<em>Patt Morrison</em> is known for its innovative discussions of local politics and culture, as well as its presentation of the effects of national and world news on Southern California.
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Goodbye campaign finance reform. Hello big money.




The Supreme Court, in a 5-4 ruling, opened the door to allow unlimited sums of corporate and union money to flow into political campaigns.
The Supreme Court, in a 5-4 ruling, opened the door to allow unlimited sums of corporate and union money to flow into political campaigns.
Karen Bleier/AFP/Getty Images

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The Supreme Court, in a 5-4 ruling, opened the door to allow unlimited sums of corporate and union money to flow into political campaigns. And this November, big business plans to take full advantage. Conservative business groups intend to spend unprecedented amounts of money in an attempt to take back control of Congress from the Democrats. The U.S. Chamber of Commerce is planning to spend more than $75 million on the congressional election—up from $35 million in 2008. Another example, a group of 15 conservative tax-exempt organizations is expected to spend close to 300 million. So just how much will be spent and what impact will this massive influx of campaign money have on Congress in November?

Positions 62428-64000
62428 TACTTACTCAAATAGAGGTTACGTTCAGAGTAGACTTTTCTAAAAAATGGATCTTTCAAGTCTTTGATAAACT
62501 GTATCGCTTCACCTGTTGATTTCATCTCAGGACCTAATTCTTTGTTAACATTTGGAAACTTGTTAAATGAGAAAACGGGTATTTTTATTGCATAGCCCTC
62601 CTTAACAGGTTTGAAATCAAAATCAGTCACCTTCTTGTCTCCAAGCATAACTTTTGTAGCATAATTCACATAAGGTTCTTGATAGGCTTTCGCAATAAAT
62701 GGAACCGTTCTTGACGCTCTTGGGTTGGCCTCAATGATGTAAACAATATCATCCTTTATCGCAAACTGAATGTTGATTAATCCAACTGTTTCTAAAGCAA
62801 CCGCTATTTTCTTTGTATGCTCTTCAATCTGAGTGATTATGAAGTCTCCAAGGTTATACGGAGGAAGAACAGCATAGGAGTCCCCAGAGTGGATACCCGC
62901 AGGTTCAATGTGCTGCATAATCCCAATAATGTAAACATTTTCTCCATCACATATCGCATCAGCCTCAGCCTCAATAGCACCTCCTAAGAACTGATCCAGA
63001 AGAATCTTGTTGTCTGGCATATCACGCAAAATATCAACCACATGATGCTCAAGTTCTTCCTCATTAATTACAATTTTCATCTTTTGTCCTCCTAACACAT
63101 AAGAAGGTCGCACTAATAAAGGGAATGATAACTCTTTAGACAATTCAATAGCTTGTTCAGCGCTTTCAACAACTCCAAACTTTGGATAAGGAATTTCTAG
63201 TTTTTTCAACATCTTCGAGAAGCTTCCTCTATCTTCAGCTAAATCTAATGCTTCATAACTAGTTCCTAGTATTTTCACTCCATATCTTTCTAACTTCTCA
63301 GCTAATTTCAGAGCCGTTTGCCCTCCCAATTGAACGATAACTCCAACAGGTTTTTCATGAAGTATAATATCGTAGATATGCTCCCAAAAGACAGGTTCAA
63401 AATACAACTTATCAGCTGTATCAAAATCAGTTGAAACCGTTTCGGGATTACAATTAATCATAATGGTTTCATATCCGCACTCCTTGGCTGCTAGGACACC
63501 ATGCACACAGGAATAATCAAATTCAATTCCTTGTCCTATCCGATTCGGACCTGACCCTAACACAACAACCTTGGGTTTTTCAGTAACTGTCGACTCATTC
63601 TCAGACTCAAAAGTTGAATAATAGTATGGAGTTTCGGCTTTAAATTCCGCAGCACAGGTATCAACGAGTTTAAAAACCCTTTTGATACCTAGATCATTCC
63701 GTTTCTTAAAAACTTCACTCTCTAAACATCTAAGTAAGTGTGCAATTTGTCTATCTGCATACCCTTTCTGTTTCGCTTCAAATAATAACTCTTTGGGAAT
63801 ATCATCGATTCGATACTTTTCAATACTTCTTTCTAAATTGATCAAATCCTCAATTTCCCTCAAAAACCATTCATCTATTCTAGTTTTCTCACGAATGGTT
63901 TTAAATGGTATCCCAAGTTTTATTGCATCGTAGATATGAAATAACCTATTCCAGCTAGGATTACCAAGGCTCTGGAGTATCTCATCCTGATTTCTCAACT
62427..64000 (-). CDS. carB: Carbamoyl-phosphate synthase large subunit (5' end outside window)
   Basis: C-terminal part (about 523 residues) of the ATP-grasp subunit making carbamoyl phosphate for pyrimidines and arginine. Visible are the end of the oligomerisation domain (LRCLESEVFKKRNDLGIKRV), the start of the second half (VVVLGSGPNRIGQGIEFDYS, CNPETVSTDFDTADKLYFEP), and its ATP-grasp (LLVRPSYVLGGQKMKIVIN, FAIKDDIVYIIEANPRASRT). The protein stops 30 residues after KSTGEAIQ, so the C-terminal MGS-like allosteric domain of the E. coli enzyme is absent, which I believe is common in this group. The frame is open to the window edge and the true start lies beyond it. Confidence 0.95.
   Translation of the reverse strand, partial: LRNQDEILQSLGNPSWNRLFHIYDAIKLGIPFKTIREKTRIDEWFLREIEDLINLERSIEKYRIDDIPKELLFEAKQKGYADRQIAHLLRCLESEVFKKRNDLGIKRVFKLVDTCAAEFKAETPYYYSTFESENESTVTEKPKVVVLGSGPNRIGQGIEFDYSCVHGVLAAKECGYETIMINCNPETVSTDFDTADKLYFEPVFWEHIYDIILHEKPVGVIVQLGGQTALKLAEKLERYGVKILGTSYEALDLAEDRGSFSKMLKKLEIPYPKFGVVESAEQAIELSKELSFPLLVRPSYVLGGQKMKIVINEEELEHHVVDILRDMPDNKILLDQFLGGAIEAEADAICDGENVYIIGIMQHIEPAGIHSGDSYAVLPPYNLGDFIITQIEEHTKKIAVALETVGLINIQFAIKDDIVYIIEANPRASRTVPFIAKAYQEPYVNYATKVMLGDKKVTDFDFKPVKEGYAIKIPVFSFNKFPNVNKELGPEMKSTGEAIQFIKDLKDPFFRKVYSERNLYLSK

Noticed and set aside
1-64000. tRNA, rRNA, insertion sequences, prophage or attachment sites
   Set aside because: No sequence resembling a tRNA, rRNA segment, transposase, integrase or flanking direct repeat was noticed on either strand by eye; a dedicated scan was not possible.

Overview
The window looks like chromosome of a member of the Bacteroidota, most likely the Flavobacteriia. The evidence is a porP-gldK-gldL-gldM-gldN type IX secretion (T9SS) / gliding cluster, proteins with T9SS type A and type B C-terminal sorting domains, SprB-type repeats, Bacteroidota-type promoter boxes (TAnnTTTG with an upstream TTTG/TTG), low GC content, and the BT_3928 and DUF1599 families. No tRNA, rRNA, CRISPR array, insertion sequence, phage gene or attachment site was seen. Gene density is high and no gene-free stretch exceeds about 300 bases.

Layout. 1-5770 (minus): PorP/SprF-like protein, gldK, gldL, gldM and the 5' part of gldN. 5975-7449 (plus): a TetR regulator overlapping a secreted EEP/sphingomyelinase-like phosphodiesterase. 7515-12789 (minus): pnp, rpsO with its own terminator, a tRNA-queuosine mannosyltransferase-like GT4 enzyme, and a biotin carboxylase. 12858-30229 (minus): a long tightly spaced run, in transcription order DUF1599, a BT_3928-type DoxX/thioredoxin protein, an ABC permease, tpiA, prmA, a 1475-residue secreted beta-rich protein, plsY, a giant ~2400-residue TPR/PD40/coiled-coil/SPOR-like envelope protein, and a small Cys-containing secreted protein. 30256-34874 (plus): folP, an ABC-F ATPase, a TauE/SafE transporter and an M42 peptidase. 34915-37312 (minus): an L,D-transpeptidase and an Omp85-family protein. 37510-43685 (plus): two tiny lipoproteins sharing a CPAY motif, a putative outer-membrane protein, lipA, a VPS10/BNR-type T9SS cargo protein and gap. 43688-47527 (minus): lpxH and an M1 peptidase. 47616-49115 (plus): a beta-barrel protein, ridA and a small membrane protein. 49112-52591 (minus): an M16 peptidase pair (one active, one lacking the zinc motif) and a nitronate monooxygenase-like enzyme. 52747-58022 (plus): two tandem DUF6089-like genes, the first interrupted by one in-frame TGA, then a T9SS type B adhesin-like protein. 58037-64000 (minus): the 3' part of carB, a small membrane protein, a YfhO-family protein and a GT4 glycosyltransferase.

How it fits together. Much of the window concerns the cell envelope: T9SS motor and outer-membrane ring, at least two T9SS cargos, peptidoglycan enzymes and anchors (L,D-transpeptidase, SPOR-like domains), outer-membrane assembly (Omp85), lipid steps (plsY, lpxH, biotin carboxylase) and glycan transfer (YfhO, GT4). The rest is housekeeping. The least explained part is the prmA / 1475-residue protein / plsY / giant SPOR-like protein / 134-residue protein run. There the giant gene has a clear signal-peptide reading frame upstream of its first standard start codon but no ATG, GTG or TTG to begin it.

Guests:



Jonathan Collegio, communications director, American Crossroads

Lisa Graves, executive director of the Center for Media & Democracy



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